In terms of visual reference points, This Is The Police most evokes early-2000s Flash animation with its blocky 2D art style. While a bit odd in motion, the game's look is still distinctive and evocative in the best way possible. There's a sense of restraint to every still image, further conveyed by the subdued grey-and-blue colour palette. I feel that the atmosphere benefits from the visuals being so constrained; it makes for a play experience that, if nothing else, seems as though it will erupt into intense imagery at any second.

Jack waits for someone important late at night
Also, worth praising is the music, which cribs heavily from blues and classical sources. From the quiet melancholy of Holli Scott's No Good to the operatic grandeur of Beethoven's Coriolan Overture, all of the soundtrack options are excellent and fit with the tone. I also quite enjoyed the ability to swap music at any time via a side menu and how Jack Boyd's music shifts from records to CDs as the game progresses.

I'd be remiss if I didn't also mention how top-notch the voice acting was here. Even if the characters were one-dimensional and poorly fleshed-out, there's clearly been effort put into the performance aspect. Though the entire cast is well voiced, it's veteran actor Jon St. John who warrants the most praise - his nuanced, purposefully tired work as Jack is masterful, easily some of the best acting of John's career.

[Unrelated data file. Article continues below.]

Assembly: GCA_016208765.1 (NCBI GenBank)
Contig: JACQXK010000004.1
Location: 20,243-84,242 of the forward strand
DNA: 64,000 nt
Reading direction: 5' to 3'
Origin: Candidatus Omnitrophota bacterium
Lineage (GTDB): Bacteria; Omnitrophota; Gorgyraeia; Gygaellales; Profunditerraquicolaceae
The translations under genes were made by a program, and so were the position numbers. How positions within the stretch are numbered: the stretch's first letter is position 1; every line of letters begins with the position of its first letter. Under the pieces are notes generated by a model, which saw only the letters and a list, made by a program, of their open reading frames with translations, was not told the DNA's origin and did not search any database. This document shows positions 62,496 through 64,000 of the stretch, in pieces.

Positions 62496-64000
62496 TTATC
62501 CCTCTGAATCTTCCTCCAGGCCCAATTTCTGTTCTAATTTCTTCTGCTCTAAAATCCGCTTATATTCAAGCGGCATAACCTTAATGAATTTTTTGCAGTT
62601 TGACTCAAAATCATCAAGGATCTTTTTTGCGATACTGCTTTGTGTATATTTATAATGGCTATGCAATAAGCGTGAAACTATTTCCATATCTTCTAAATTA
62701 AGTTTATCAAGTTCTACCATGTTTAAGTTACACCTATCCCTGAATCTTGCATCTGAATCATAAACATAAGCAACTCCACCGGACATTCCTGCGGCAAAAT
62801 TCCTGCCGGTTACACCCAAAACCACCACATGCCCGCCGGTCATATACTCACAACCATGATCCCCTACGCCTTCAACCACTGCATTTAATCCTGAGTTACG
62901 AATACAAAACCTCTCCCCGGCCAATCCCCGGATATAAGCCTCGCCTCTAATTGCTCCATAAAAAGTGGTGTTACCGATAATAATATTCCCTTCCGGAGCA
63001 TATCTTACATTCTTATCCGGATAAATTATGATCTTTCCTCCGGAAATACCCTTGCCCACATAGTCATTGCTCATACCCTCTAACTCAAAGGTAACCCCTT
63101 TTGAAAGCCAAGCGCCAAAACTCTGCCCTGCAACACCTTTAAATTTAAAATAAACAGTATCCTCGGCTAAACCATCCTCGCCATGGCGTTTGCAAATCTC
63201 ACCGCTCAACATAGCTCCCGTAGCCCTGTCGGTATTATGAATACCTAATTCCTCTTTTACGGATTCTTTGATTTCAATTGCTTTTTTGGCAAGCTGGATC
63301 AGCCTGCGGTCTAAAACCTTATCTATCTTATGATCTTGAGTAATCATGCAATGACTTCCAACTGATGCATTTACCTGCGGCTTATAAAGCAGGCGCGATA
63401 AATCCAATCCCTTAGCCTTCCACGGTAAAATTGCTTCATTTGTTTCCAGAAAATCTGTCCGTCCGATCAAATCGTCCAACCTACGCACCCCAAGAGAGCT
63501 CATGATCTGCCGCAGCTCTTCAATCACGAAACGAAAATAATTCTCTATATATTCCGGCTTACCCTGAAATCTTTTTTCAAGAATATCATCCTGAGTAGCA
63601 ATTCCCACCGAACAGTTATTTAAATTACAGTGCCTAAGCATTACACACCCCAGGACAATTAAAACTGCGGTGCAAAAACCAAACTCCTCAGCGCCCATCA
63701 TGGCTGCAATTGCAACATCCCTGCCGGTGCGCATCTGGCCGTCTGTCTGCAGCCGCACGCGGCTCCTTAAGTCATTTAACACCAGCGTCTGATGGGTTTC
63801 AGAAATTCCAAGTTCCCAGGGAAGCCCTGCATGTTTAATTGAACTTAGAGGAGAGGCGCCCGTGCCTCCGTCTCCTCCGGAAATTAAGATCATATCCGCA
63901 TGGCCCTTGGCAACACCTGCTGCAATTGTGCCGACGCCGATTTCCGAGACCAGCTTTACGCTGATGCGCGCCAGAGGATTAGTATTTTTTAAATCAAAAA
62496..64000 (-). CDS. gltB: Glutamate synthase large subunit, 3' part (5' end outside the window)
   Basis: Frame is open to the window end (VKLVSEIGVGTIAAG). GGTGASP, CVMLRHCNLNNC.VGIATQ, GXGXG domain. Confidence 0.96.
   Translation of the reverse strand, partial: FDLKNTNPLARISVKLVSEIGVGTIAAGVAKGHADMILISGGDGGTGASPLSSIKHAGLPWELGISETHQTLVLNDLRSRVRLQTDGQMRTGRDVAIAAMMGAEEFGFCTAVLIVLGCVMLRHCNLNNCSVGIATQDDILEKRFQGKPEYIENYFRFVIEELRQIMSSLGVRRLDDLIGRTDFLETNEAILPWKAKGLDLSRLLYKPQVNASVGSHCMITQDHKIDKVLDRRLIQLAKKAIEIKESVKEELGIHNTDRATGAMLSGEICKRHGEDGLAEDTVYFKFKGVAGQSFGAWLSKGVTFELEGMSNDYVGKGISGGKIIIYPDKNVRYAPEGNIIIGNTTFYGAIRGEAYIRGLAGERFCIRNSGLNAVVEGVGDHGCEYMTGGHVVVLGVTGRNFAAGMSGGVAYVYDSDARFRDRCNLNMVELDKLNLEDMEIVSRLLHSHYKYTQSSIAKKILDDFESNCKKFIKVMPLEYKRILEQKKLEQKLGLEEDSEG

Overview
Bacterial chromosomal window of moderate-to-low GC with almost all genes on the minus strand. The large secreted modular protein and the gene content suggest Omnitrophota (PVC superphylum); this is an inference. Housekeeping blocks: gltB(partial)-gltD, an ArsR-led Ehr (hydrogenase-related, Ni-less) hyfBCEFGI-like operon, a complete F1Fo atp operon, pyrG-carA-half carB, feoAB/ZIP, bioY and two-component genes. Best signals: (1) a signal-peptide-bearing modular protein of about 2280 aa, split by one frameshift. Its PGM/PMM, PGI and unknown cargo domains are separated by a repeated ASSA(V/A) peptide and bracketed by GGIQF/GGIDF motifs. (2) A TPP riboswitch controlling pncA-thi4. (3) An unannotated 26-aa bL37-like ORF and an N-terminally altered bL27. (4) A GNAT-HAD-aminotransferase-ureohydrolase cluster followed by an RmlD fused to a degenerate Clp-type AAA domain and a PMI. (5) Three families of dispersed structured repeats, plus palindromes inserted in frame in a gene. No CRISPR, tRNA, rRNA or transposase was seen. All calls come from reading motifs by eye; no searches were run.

My Verdict

With all that said, though, I cannot in good faith recommend this game. Not with how much it fails to be entertaining, or even thoughtful, over the course of its 20+ hour campaign.

This Is The Police is noble in intent, and ambitious in concept. Yet in execution, the game proves itself to be a shallow endeavor, packed with stylistic flourishes but lacking in substance and energy. It falters and comes to a halt well before the game ends, and by the time the credits rolled I felt my time would be better spent elsewhere.

 + Restrained Art Style
 - Poor Pacing
 + Excellent Soundtrack
 - Lack Of Payoff
 + Nuanced Voice Work
 - Shallow, Tedious Gameplay

 - Unclear Consequences For Decisions